Tesla Chief Executive Elon Musk turned to Twitter on Sunday to open up old wounds with one of Tesla’s co-founders before announcing he had “deleted” his Twitter account.
Musk ripped into Tesla co-founder Martin Eberhard, stating that “Tesla is alive in spite of Eberhard, but he seeks credit constantly and fools give it [to] him.” The tweet was later deleted. Musk, meanwhile, briefly changed his Twitter name to Daddy Dotcom, said he had deleted his Twitter account, and swapped out his Twitter photo for a solid black disc.
The account was still up and running on Monday, although he hadn’t tweeted anything new beyond the Sunday night “Just deleted my Twitter account” message.
The bizarre chain of events started with a Twitter discussion on whether artists should be credited for work posted on Twitter. “No one should be credited with anything,” Musk tweeted. That drew a response from someone named Mawk: “Martin Eberhard is responsible for all of Tesla’s success.” Musk shot back.
Tesla had no comment. Eberhard, now chairman and chief technology officer of electric vehicle battery start-up Tiveni, could not be reached.
Eberhard and Marc Tarpenning started Tesla together in 2003. They soon brought Musk in as an investor. Musk, a co-founder of PayPal, got rich after PayPal was sold to EBay in 2002, and he initially sank $6.5 million into Tesla.
The details of the ensuing feud between Eberhard and Musk are subject to debate. But Musk gradually took control of the company and Eberhard was fired in 2007. Musk became Tesla’s chief executive in 2008.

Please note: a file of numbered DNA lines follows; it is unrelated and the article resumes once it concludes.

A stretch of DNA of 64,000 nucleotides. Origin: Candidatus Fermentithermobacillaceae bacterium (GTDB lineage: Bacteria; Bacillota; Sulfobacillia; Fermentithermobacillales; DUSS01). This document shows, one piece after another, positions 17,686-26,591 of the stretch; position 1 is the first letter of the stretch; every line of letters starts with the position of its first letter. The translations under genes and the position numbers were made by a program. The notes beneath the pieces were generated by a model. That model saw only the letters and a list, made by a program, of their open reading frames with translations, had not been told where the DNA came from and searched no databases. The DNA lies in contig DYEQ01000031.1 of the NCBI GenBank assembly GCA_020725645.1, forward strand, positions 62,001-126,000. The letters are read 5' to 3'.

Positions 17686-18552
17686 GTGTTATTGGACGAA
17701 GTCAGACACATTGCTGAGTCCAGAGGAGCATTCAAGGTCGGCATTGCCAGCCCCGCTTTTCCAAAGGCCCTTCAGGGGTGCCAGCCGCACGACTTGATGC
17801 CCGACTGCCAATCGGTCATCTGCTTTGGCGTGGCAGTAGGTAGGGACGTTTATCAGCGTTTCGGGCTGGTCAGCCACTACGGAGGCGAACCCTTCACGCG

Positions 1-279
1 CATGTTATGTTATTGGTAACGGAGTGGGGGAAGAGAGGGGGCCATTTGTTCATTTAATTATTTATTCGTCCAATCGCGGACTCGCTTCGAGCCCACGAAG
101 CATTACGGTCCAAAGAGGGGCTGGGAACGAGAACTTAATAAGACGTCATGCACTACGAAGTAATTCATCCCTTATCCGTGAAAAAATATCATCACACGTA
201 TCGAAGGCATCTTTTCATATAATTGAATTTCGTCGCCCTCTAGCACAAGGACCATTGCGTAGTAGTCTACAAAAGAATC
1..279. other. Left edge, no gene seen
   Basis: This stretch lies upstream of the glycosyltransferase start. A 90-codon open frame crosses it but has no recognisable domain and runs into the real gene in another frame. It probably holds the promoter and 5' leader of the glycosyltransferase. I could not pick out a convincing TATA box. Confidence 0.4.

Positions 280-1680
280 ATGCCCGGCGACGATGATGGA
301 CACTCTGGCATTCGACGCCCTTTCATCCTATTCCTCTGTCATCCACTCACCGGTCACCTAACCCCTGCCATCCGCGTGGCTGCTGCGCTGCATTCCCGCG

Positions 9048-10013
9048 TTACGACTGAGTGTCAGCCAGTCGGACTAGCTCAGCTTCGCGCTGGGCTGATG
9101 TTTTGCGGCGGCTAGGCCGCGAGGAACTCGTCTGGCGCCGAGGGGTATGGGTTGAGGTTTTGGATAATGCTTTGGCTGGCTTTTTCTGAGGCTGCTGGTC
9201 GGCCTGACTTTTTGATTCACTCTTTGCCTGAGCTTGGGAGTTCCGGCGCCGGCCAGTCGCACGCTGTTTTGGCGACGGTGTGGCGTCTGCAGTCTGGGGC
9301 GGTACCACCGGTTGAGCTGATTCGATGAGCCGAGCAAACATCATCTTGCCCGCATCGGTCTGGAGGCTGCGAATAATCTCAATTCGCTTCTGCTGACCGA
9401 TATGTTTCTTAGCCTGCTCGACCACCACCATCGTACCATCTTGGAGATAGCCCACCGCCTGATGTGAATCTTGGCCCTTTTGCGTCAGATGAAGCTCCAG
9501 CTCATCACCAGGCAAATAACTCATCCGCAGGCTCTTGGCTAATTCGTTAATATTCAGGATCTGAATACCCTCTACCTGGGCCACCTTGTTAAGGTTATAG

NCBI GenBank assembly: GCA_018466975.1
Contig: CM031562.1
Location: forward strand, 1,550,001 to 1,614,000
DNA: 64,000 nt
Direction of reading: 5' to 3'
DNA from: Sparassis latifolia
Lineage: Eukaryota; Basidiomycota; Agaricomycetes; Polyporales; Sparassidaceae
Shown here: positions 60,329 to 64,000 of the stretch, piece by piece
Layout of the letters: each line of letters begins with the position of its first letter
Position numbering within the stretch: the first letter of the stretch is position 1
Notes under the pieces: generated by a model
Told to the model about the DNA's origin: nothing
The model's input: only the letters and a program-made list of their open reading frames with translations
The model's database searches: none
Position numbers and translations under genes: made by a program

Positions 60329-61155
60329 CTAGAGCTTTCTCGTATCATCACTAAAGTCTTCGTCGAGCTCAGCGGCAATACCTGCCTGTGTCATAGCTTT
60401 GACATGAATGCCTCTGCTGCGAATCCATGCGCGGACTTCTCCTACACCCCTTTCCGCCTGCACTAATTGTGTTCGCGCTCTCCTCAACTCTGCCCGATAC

Eberhard later sued Musk for libel and slander, in part for minimizing Eberhard’s contributions and claiming to be a co-founder of Tesla. The suit was settled for undisclosed terms, but Eberhard did agree that Musk and two others should be considered co-founders.
Musk’s Twitter account has proved an invaluable marketing tool for Tesla. But his tweets have also cost him.
In one case, Musk was charged with fraud by the U.S. Securities and Exchange Commission, and later with contempt of court. In another, Musk was sued by a cave-dive rescuer after Musk called the man a “pedo” and “child rapist” on Twitter.
In the SEC case, the government agency filed fraud charges after Musk tweeted in August that he had “funding secured” to take Tesla private at $420 a share. The tweet propelled the stock price higher, but it later fell after Musk failed to provide any evidence such a deal was in the works.
Musk settled the SEC charges with a promise to restrain his Twitter behavior. Months later, the SEC charged him with contempt of court for violating that promise. Musk settled that charge earlier this year, with a longer, more clearly defined list of subjects that he was not allowed to tweet about without first getting clearance from a company lawyer.
The CEO since has curtailed tweeting information that could be considered material to Tesla’s financial prospects, although his emails to employees that contain such information have since been leaked to the media.
Musk also faces a defamation lawsuit from the rescue diver, Vernon Unsworth, who helped lead the summer 2018 rescue of 12 Thai children and their soccer coach who were trapped in a cave after floodwaters blocked the exit. Musk and his team came up with a mini-submarine to help with the rescue, but after Unsworth minimized Musk’s contributions, Musk hit back on Twitter.
Last week, Unworth was honored for heroism at Buckingham Palace with several others from the British rescue team. Unsworth received the Member of the Most Excellent Order of the British Empire medal. Unsworth’s lawsuit goes to court in December.